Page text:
EU Unveils Cleantech, Critical Materials Strategies

The European Commission unveiled its long awaited legislations, the Net-Zero Industry Act and the Critical Raw Materials Act, aimed at ensuring European industry can compete with the United States and China in making cleantech products, and securing supplies of raw materials needed for energy transition. The two pieces of legislation, part of the bloc’s Green Deal Industrial Plan, are laid out to ensure the bloc is not just a frontrunner in cutting carbon emissions, but also ahead on the technology required to do so. The commission sets targets for Europe to mine 10% of the critical raw materials it consumes, such as lithium and for the first time copper and nickel, with recycling adding a further 15%. It also aims to increase processing to 40% of its needs by 2030.

Global investment in the green transition is set to triple by 2030 from $1 trillion last year, the Commission says.

“The bottom line is that we want to be leaders in the green industries of the future,” Commission Vice President Dombrovskis told a news conference.

Governments and companies across the world have been looking to boost access to critical minerals, the supply chain of which is currently dominated by China. It is processing almost 90% of rare earths and 60% of lithium.

The Commission said no more than 65% of any key raw material should come from a single third country.

“We are not a resource-rich continent,” Dombrovskis said, adding that for many materials, Europe relied on a small number of partners. “This is not a stable nor reliable way to build the industries of the future. So we urgently need to diversify.”

The EU’s efforts to reduce reliance on a small number of suppliers have accelerated after Russia’s invasion of Ukraine, which has laid bare Europe’s energy dependence on Moscow.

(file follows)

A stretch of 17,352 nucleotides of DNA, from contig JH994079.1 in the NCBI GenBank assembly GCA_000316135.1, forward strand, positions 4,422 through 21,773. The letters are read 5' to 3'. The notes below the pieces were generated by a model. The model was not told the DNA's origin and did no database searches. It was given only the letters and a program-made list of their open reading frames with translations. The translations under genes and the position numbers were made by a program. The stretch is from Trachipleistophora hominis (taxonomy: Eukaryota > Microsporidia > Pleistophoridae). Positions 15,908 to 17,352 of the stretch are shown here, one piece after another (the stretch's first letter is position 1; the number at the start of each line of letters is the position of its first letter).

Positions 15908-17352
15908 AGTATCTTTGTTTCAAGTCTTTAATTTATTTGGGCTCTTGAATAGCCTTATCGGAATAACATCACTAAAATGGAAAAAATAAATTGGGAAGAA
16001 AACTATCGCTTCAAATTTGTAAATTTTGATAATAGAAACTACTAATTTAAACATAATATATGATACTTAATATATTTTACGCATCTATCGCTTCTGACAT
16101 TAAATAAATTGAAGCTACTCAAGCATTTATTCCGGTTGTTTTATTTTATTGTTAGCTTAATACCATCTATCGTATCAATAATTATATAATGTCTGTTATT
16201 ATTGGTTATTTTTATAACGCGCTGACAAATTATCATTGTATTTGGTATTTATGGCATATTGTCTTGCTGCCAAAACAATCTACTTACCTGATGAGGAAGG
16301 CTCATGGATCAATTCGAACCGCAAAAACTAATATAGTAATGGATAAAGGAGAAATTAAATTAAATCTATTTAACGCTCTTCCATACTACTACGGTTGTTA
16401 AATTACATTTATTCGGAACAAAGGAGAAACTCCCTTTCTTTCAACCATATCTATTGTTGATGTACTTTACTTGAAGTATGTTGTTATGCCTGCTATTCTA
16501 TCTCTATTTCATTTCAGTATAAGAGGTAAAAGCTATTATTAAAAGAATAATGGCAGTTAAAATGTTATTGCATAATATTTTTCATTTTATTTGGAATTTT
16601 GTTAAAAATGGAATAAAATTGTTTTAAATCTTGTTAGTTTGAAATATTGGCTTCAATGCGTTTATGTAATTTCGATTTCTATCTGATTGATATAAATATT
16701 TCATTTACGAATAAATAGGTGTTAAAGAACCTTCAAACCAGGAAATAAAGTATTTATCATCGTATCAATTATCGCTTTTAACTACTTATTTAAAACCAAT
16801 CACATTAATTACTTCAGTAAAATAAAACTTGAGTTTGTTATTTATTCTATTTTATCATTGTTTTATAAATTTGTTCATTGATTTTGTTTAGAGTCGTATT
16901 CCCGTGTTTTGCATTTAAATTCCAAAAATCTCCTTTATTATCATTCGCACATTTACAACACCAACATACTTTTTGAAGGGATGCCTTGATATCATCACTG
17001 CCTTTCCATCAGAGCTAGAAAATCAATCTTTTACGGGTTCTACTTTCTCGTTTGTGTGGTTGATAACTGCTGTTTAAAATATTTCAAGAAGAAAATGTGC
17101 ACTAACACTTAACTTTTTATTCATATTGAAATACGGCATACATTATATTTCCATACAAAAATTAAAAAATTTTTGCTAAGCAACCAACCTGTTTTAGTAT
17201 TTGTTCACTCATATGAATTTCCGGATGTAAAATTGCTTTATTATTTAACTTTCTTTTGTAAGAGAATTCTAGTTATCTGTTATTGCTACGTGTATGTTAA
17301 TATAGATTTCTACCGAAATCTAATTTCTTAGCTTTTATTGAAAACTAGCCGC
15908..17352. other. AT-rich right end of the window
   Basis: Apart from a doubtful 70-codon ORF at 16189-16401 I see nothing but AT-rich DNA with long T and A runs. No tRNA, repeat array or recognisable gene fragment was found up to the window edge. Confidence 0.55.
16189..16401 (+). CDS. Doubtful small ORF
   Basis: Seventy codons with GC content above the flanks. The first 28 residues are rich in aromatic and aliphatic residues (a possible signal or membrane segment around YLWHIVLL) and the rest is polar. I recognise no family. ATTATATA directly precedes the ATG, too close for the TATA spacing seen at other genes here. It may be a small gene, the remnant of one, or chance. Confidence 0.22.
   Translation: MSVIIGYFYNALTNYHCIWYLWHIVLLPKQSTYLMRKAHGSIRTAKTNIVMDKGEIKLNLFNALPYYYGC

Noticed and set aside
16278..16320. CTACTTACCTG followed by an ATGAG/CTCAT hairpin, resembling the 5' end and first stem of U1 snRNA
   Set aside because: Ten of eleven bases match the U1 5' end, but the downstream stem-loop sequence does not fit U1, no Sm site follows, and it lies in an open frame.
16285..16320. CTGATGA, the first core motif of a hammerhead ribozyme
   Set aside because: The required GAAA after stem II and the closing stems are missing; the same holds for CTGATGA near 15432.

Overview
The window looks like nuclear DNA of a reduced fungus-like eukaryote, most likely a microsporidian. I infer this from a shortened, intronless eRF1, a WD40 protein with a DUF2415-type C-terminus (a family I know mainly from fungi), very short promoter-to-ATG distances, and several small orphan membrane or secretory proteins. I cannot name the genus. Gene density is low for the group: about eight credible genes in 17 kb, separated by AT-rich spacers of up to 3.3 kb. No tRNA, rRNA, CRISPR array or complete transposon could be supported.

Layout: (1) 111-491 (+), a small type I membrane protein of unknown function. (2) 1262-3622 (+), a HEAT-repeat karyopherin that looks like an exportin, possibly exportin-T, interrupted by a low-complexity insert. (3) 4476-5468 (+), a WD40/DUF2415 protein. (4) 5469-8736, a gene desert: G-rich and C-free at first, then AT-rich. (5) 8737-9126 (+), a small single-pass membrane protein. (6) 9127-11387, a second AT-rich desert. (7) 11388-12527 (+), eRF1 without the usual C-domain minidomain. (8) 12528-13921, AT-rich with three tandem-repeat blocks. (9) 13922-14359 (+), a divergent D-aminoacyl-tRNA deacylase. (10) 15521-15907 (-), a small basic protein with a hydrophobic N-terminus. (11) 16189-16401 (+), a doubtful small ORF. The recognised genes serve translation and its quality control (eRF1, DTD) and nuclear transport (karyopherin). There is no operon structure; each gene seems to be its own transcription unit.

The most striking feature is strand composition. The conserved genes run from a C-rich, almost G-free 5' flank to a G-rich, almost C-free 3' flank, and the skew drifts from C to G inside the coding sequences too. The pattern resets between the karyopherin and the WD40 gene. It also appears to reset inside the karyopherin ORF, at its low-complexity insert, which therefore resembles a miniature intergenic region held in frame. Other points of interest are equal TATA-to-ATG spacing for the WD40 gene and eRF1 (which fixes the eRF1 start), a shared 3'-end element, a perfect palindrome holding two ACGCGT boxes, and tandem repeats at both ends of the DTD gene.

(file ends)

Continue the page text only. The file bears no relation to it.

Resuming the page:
The EU executive would recognize plans to mine or process raw materials as “strategic projects”, which would allow them to benefit from streamlined permits and access to financing.

In trade, the EU would seek to expand its network of partnerships, such as with Australia, Canada and Chile.

The EU also set a target of producing by 2030 at least 40% of the products it needs for “net-zero” technologies, such as solar power or fuel cells, partly by streamlining the granting of permits for green projects.

The bloc also announced a goal for carbon capture of 50 million tons by 2030. Carbon capture is one of a list of “net zero” technologies the EU recognizes.

Many EU officials have been worried that the U.S. Inflation Reduction Act (IRA), which offers $369 billion of green subsidies that often only apply to products made in North America, could lure companies out of Europe, allowing the United States to grow into a clean tech giant at Europe’s expense.

The bloc also wants to reduce its reliance on China in the many green tech supply chains that China currently dominates, such as solar and in processing critical raw materials.

Global demand for lithium, used in batteries, is expected to increase by up to 89-fold by 2050, while EU demand for rare earth elements for permanent magnets in wind turbines or vehicles, is seen rising six- to seven-fold.

The act sets targets for 2030. By then, the EU should extract 10% of the minerals it requires, boost recycling capacity for those materials to 15% and be able to process 40% of its annual needs of each strategic raw material.

Copper and battery-grade nickel are now considered critical raw materials, along with lithium, silicon, titanium and rare earth elements.

The Commission also outlined plans to increase production of green hydrogen with an EU-funded subsidy scheme. Investments in electrolyzers and renewable energy capacity to power them could cost up to €471 billion, it said.

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